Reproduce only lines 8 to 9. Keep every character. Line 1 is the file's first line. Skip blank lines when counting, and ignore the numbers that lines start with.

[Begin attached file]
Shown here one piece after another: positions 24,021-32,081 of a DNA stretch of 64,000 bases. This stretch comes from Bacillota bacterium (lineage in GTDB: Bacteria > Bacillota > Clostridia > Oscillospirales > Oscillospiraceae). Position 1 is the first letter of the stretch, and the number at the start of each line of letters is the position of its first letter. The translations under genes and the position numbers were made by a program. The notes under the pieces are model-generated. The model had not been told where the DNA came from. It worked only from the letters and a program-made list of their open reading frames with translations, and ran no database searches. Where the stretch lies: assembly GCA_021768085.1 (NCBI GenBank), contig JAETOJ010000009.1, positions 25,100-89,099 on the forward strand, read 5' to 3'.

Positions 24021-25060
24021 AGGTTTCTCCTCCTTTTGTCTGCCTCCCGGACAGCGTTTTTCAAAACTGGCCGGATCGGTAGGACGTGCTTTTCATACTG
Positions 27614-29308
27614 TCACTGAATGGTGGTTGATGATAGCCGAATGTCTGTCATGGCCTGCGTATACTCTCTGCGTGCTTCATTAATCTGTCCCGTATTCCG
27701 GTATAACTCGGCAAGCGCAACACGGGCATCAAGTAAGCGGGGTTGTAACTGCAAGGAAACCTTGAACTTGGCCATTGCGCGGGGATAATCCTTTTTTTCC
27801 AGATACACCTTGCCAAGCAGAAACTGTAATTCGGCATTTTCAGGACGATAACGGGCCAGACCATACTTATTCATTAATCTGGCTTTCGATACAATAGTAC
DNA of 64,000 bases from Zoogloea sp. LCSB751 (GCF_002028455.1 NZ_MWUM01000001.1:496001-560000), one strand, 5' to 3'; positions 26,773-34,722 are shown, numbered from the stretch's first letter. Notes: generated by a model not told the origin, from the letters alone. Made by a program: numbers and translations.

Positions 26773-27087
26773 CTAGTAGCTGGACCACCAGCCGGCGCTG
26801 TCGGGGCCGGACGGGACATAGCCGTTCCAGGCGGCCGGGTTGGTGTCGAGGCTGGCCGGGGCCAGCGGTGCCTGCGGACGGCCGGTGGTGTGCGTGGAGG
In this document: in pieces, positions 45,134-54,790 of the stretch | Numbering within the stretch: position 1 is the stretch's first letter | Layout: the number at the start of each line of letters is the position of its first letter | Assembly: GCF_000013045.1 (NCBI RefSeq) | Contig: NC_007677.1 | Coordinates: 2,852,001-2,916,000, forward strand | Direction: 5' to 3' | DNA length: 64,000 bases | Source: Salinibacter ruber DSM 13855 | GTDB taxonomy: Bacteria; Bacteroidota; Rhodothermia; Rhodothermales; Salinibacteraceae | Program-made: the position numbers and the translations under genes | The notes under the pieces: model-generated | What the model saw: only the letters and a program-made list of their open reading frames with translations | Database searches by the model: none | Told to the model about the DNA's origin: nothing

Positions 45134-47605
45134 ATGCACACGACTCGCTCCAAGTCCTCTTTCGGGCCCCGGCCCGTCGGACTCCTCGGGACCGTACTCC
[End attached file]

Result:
DNA of 64,000 bases from Zoogloea sp. LCSB751 (GCF_002028455.1 NZ_MWUM01000001.1:496001-560000), one strand, 5' to 3'; positions 26,773-34,722 are shown, numbered from the stretch's first letter. Notes: generated by a model not told the origin, from the letters alone. Made by a program: numbers and translations.

Positions 26773-27087